Giovanni di ser Giovanni Guidi

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Cassone Adimari, with The Triumph of Love shown as taking place in Piazza del Duomo in Florence
Desco da parto, with a game of Civettino, recto c. 1450, by Giovanni di ser Giovanni Guidi
Verso, as last. Two putti engage in no holds barred wrestling

Giovanni di Ser Giovanni, known as Lo Scheggia, or "the Splinter" (1406 in San Giovanni Valdarno –1486 ) was an Italian painter, brother of the famous Masaccio.

Biography[edit]

Born in San Giovanni in Altura, now San Giovanni Valdarno, he moved with his family to Florence in 1417 . Between 1420 and 1421 he came into relationship with Lorenzo Bicci, probably as an assistant in his workshop. In 1426 he was registered in Pisa as a guarantor for his brother Masaccio, and he refused his brother's inheritance in 1428, for the inconsistency. In 1429 the artist had his own workshop in Florence in the parish of Sant'Apollinare.

In 1430 he joined the Guild of Saint Luke. He joined the "Guild of the Legnaioli" as a "forzerinario", or chest maker; then in 1433 he matriculated in the Art of Doctors and Apothecaries. Between 1436 and 1440 he provided the cartoons for the inlays of the Sacristy of the Florentine Cathedral.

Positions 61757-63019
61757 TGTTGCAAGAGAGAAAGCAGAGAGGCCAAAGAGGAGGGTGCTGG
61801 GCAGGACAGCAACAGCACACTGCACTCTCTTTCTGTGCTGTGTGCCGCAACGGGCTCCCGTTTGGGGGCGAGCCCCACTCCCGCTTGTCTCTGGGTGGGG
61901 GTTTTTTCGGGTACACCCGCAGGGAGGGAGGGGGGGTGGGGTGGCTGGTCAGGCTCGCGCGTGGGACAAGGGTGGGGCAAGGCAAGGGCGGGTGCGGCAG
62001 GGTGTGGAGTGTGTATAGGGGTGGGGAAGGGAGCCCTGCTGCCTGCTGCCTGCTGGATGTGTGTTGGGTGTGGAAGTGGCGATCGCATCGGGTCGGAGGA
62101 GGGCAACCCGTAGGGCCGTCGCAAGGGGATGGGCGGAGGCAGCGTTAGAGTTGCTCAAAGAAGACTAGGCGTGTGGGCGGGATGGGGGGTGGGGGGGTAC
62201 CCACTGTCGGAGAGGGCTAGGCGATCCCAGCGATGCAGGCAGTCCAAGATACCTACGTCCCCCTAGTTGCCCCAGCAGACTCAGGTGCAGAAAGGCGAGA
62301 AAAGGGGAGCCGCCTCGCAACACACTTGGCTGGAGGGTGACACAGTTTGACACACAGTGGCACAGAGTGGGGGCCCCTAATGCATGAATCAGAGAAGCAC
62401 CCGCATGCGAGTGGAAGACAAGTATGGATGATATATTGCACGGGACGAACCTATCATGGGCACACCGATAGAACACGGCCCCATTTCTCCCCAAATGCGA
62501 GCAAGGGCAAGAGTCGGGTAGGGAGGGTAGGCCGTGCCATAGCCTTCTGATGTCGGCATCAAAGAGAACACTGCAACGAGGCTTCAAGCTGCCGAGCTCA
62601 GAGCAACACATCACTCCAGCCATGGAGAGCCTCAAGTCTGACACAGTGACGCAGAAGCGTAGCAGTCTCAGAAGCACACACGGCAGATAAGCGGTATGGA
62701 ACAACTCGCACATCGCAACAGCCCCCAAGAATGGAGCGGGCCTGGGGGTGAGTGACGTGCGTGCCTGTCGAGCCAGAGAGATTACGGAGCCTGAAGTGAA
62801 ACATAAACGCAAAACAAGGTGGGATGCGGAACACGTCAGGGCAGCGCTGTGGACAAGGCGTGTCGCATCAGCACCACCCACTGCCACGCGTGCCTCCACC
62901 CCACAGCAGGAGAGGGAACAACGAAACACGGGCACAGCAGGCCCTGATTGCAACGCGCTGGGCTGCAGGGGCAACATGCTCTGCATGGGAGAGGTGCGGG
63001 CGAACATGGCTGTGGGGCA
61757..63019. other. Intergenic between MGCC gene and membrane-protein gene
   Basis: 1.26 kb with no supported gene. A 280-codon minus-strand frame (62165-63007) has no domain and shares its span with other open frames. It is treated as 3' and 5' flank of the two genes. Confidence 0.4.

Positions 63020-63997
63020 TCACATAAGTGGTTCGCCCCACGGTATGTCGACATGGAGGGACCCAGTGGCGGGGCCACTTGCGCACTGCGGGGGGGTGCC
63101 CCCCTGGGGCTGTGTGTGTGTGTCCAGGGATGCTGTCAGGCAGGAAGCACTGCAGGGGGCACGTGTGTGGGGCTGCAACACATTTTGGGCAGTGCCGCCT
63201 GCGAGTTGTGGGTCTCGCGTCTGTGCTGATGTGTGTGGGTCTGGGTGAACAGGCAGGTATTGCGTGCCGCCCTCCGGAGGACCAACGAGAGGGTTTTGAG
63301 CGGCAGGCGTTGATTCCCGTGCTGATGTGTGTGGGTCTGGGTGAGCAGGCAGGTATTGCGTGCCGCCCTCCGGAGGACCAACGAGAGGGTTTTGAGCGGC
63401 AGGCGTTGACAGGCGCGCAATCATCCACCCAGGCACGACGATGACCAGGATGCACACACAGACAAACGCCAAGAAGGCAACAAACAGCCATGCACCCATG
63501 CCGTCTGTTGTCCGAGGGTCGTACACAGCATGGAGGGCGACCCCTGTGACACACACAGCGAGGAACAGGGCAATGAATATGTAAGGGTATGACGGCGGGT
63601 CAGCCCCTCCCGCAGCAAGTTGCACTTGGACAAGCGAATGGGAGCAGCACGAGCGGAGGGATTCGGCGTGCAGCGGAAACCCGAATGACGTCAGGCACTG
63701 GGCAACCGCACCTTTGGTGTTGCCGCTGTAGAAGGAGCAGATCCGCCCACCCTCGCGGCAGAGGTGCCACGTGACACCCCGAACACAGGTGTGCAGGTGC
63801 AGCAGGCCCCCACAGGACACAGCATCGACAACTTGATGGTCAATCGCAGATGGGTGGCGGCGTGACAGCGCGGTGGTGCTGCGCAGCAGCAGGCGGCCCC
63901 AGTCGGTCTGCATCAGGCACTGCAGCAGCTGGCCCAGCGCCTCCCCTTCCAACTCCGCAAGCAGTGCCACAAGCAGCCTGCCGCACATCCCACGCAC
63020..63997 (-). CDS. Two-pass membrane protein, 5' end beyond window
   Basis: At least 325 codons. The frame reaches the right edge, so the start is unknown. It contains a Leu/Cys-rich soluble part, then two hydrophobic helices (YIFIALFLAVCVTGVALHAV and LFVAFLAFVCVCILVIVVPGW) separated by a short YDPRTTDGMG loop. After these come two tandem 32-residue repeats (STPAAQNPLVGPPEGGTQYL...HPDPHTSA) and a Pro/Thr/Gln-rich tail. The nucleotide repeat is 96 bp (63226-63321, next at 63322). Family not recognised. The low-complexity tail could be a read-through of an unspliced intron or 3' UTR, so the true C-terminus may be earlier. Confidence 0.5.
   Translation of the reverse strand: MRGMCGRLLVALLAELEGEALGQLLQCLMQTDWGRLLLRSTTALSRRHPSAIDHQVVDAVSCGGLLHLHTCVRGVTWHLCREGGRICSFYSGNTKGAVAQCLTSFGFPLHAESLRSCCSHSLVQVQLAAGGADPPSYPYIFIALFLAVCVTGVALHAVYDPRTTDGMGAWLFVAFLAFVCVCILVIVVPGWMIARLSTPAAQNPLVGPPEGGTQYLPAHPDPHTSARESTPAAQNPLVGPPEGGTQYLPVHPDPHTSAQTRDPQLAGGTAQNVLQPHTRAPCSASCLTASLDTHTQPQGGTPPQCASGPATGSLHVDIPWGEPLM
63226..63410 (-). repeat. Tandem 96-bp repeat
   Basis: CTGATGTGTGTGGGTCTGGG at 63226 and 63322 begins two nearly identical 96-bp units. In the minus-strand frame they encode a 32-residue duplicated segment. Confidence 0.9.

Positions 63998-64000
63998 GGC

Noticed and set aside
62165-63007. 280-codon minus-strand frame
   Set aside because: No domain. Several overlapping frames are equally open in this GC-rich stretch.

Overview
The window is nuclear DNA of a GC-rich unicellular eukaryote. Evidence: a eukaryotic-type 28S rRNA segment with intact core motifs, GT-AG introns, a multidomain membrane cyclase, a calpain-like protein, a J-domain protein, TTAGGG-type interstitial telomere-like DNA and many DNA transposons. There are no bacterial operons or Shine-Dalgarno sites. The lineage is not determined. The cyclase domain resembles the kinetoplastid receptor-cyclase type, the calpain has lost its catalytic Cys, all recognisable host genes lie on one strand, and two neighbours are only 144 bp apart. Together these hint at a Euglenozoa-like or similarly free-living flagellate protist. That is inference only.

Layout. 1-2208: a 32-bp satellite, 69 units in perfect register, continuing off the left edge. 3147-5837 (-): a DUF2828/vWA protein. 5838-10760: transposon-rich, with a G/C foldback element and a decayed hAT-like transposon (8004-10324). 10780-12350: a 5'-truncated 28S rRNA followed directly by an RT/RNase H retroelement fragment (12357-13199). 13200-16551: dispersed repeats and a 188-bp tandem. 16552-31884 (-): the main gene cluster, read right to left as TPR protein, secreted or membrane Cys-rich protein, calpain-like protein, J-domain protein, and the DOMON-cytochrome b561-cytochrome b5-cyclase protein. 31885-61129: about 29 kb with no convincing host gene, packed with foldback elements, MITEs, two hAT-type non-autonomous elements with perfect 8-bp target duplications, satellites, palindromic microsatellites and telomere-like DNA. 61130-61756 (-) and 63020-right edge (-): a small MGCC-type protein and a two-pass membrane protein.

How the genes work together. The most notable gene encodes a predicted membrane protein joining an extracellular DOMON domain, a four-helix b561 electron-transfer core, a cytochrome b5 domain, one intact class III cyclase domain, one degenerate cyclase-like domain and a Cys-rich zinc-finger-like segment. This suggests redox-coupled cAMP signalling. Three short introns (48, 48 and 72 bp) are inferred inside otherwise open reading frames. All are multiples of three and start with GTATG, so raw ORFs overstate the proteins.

In these years, he manufactured luxury furniture especially for the clients in town and in the country he produced altarpieces and frescoes, a signed fragment of the latter being the Martyrdom of San Lorenzo in church of San Lorenzo in San Giovanni Valdarno.[citation needed] In 1449 on the occasion of the birth of Lorenzo de' Medici Lo Scheggia painted the Desco da parto with the Triumph of Fame now in the Metropolitan Museum of Art in New York.[1] Lo Scheggia died in 1486 and was buried in the basilica of Santa Croce.

Also included in his catalog of works are: a Madonna and Child (1450), originally in the church of San Lorenzo in San Giovanni Valdarno and a tempera on panel depicting a Choir of Angel Musicians, part of the door from the vestry of the organ Oratory of San Lorenzo. In the former Abbey of Vallumbrosan Order in Soffena is also preserved a fine Annunciation, while in the Accademia Gallery in Florence is the so-called Adimari Cassone, a panel with a party scene set in a city landscape in perspective, in which the Florence Baptistery is recognisable.

References[edit]

  1. ^ Pernis & Adams 2006, p. 32-33.

Sources[edit]

  • Pernis, Maria Grazia; Adams, Laurie (2006). Lucrezia Tornabuoni De' Medici and the Medici Family in the Fifteenth Century. New York: Peter Lang Publishing, Inc. ISBN 978-0820476452.

Literature[edit]

Alessandro Delpriori, La giovinezza dello Scheggia e una Madonna col Bambino all'alba del Rinascimento, Firenze, Frascione Arte, 2011. ISBN 978-88-904451-1-8 [1]

External links[edit]